Stay The Night: Trout Point Lodge

With its Acadian history and rather Scottish setting, this luxury lodge could only be found in Nova Scotia, says Sarah Barrell

Trout Point Lodge sits pretty on the edge of a wilderness preserve that goes by a characteristically unpronounceable First Nations name: "Kejimkujik" – or "keji" as it's locally known.

This plush and pioneering Canadian retreat was set up by a partnership of American food entrepreneurs, Daniel Abel, Charles Leary, and Vaughn Perret, a grand log and stone cabin that's somewhere between a traditional North American hunting lodge and a rural boutique hotel. It could not be more seductively set, deep in old growth Atlantic forest on the confluence of two, boulder-strewn rivers that are coloured deep amber with peat. This is a superb spot for exploring the Big Canadian outdoors in comfort; a mossy, misty rather Scottish landscape that is characteristic of Nova Scotia. For the first time this year, Trout Point will be open over winter, when its myriad open fires, lakeside hot tub, barrel sauna and magical boreal forest will surely come into its own.

But be warned: sign a rather innocuous form that is issued at check-in and you lose rights to publish reviews of the hotel on Trip Advisor or similar. This left this otherwise pleased punter feeling pretty perplexed.

The rooms

In keeping with its rustic shell, hewn from Canadian spruce and Nova Scotia granite, Trout Point's interior comes with Flintstones' dimension furnishings. This "haute rustic" design comprises log-and-twig chairs, tables and beds created in a local village, large Oriental rugs and mismatched art – everything from brightly painted boreal scenes to artsy portraits of the owner and his dog. Its seven generously proportioned rooms are set over two levels around porches, patios; public rooms are lit with cavernous fires. Two more suites are set in a large chalet downriver.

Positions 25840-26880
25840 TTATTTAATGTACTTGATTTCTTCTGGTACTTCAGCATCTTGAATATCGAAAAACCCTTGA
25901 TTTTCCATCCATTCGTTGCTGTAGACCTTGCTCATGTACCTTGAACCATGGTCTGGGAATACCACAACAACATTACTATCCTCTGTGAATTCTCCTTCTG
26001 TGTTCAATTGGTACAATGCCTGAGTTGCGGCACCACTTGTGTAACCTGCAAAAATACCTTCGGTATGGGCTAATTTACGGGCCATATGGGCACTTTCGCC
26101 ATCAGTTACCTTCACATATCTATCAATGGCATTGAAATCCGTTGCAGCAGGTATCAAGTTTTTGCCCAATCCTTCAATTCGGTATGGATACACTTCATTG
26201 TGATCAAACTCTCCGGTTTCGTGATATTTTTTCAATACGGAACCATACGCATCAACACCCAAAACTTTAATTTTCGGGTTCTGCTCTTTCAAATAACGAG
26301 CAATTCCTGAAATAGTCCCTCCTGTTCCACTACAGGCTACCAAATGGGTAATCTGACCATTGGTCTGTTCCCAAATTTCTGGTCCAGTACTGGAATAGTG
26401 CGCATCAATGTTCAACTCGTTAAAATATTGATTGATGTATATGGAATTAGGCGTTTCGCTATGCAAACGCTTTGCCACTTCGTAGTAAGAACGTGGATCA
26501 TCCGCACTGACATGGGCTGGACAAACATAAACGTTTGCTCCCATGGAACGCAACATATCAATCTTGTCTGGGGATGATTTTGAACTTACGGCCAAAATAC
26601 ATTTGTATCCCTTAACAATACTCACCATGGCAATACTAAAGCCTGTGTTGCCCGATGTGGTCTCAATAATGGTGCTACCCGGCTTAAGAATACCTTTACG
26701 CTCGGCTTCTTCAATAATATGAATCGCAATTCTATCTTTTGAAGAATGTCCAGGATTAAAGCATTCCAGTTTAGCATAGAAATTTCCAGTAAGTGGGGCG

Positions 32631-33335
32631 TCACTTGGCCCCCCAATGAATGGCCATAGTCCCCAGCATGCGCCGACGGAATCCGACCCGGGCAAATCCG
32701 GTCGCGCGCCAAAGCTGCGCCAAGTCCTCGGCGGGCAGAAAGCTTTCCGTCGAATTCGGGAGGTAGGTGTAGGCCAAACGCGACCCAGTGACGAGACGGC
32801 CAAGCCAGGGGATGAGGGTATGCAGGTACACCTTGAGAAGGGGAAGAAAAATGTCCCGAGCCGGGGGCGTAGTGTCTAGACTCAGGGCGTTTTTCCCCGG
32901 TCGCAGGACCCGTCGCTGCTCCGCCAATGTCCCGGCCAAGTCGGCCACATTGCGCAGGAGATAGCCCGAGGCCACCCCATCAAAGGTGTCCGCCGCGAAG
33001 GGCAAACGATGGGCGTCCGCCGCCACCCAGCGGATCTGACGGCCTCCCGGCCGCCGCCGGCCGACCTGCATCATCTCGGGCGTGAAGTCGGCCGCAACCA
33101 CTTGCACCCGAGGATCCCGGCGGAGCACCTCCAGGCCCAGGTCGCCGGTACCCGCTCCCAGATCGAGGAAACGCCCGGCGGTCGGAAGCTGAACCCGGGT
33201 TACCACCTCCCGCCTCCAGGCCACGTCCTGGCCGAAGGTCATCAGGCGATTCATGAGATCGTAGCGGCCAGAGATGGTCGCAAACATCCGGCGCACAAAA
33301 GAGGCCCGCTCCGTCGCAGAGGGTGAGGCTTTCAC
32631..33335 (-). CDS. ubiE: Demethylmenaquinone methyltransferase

The food and drink

Trout Point's gastronomy looms large on the North American culinary scene. The owners – organic farmers, cookbook writers and restaurateurs – have won numerous accolades, representing three of only a handful of Americans who are members of the French Cheesemakers Guild. The trio have roots in New Orleans and came to Nova Scotia seeking their Acadian heritage – Louisiana's Cajun culture descends from Atlantic Canada's 17th century French colonists. Food is a mix of Creole, French and modern North American, with seasonal ingredients drawn from the lodge's organic garden and surrounding forest. Expect breakfasts of home-smoked salmon, thick homemade yoghurt and plump Canadian berries (from C$30/£19). Dinners focus on superb Nova Scotia seafood: crab, lobster, scallops (two courses from C$60/£37). The North American and Nova Scotia wine menu won Wine Spectator magazine's 2010 Award of Excellence.

The extras

Trout Point's Cooking and Wine School holds regular classes, focusing on everything from seafood to cheese-making. In winter, the surrounding Tobeatic Wilderness Preserve and Kejimkujik National Park becomes a wonderland for snowshoeing and cross-country skiing. Keji recently became a dark sky preserve, so expect crystal clear star spotting, with astronomy walks organised around the sparkling river. You could even spot the aurora borealis – especially next year when record northern lights' activity is predicted.

The access

The main lodge's ground floor rooms are wheelchair accessible. The river has decked walkways.

The bill

From C$185 (£115) per night, room-only. Bridge & Wickers (020-7483 6555; bridgeandwickers.co.uk) offers one week in Nova Scotia from £1,786 per person, including seven nights accommodation (three nights at Trout Point), car hire and flights.

More info: novascotiatourism.com

The address

189 Trout Point Road, 203 East Kemptville, Yarmouth County, Nova Scotia B0W 1Y0 (001 902 761 2142; troutpoint.com).

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